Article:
Things tend to get better with successive iterations; think the newest i(anything). Returning to a previous version is usually a sign that things have taken a turn for the worse: think Coke II. Public policy can also follow this pattern. Tomorrow, however, Pennsylvania bring back their asset test for SNAP. Classic Coke it ain't.
SNAP helps poor families buy food. This is a critical service during times of sustained economic hardship. Over the course of the recession, for instance, national participation has jumped from 28.2 million people in 2008 to 44.7 people in 2011. Federal legislation established asset limits floors at $2,000 for most families and $3,000 for families with a disabled or elderly member in 1986. But, states can modernize these levels by raising or even eliminate them, and currently 41 states, including Pennsylvania, have done so. This trend has been driven with the best interest of both state budgets and the needs of its citizens in mind. Going retro now is a reckless move. Here’s why.
First, reinstating asset limits will hurt the state’s bottom line by reducing revenue and increasing cost. Since SNAP is almost entirely federally funded, the $2.7 billion a year that it brings in to the state is really the proverbial free federal money. Curbing the number of families who participate in the program will bring this down. If one percent of participants (8,000 families) are kicked off the program, as the Department of Public Welfare estimates, the state would lose $26 million based on current USDA data. The state would also lose the multiplier effect advantage of having that money spent immediately and circulate locally, which Economist Mark Zandi values at $1.73 for every $1 in SNAP benefit. So, Pennsylvania would actually be out $45 million in lost economic activity.
Not only will the state have less money coming in, it will have more money going out. The only portion of SNAP that is financed by the state is half of its administrative costs. Any savings to the state from reducing its administrative costs on one percent of its caseload will be eclipsed by the cost of newly verifying the assets of the remaining ninety-nine percent of families. In contrast, states that have gone the way of eliminating asset tests actually save money. Virginia, for example, has saved about $250,000 a year by getting grid of its asset test for the Temporary Assistance to Needy Families program and Oklahoma has saved about $1 million by doing the same for Medicaid.
Second, reinstating asset limits will hurt families by creating an unnecessary trade-off between their present and future wellbeing. Programs like SNAP are intended to help family’s meet their immediate needs and then transition to financial stability. Savings that a family has on hand help this transition stick by providing traction as families climb up the economic ladder. Without it, events as common as a car breaking down can devolve into choice a between getting to work and putting food on the table. According to research done at the Urban Institute, the more savings a low-income family has, the less likely they are to encounter hardship, including food insecurity, when a financial shock occurs, but even modest amounts can make a big difference. Asset limits, however, explicitly restrict the amount of savings a family can have and be eligible for support. Removing them is a clear way of insuring that assistance is a temporary and not sustained need.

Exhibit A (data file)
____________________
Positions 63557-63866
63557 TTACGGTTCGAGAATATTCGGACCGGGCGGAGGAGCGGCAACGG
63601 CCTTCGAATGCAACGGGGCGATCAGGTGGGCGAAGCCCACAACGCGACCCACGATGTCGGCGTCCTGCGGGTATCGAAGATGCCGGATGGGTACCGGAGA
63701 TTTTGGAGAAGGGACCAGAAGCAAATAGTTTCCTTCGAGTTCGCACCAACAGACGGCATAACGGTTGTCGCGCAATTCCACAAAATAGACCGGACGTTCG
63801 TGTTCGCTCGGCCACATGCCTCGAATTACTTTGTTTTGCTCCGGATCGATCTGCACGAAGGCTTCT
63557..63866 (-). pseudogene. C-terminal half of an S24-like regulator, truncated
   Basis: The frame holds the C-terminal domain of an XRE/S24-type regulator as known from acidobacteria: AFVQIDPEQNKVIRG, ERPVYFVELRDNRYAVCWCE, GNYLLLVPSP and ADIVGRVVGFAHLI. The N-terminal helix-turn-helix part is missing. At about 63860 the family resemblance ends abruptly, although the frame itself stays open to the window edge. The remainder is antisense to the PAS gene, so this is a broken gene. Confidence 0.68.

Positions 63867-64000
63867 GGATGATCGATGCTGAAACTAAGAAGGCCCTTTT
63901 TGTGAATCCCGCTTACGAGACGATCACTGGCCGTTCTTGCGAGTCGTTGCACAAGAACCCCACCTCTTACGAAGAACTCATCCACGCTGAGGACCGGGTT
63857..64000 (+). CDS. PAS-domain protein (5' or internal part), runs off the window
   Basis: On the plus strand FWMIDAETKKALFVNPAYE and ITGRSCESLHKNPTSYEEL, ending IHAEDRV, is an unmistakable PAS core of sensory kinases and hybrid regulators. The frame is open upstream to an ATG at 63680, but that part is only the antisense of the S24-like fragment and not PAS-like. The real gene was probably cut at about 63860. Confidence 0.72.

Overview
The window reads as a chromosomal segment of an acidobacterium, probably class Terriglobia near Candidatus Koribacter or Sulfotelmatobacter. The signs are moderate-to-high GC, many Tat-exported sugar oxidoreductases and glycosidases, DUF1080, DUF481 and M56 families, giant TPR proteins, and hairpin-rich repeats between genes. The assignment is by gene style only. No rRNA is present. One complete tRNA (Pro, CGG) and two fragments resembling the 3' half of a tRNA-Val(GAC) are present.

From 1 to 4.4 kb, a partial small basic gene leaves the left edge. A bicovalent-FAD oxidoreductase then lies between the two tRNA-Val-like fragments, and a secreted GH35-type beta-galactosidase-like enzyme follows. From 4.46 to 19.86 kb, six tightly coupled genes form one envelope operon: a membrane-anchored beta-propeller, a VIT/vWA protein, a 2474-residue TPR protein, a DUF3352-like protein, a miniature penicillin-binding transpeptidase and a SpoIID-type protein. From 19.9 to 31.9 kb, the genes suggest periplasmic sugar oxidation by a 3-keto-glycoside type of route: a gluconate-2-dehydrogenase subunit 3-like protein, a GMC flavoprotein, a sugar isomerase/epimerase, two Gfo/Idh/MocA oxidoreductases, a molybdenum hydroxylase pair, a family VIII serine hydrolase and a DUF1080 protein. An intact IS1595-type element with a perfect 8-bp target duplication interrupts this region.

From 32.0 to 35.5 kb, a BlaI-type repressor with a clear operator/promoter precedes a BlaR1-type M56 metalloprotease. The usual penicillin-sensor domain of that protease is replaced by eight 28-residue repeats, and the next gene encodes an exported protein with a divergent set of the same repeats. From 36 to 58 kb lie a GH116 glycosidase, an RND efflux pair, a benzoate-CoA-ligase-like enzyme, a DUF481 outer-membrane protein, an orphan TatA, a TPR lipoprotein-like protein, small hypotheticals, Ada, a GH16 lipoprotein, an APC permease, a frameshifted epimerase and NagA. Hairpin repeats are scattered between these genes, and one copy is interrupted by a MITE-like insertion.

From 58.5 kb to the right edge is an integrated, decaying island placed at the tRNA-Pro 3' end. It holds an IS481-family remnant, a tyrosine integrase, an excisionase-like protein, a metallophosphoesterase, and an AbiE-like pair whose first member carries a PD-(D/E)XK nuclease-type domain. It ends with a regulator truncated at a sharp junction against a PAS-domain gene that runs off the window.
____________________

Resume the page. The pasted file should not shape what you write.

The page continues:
The demonstrable downsides of bringing back asset limits overpower the anemic claims by the Governor that it’s a necessary measure to curb waste, fraud, and abuse and target limited resources. When fraud accounts for only one tenth of one percent of cases nationally and more state resources will be spent after this takes affect than before, it seems that waste is what’s being generated, not prevented and that poor families are the actual target.
The federal government can and should act to reverse course in Pennsylvania and prevent additional backsliding in other states. It can do this in one of two ways. First, in the next authorization of the Farm Bill, due to take place this year, Congress can simply eliminate the consideration of assets for SNAP eligibility. Since most states have already elected to take this step, there should be little cost involved. In fact, a recent report by the Congressional Budget Office puts the price tag at $100 million a year. Second, in the President’s FY 2011 budget, he included a proposal to establish a $10,000 asset limit floor across most public assistance programs, including SNAP. This would help streamline eligibility criteria, making it easier for families to navigate the application process for benefits. States, however, would still bear the cost of administering the verification process. Eliminating the asset test completely would go one step better.
Perhaps Governor Corbett is feeling nostalgic for the higher state spending, less federal resources, and more administrative errors that accompany an asset test. Whatever the reason, this is the wrong direction for policy to be moving and the federal policy makers should take action to prevent other states from trading in their iphone for a couple tin cans attached to a string.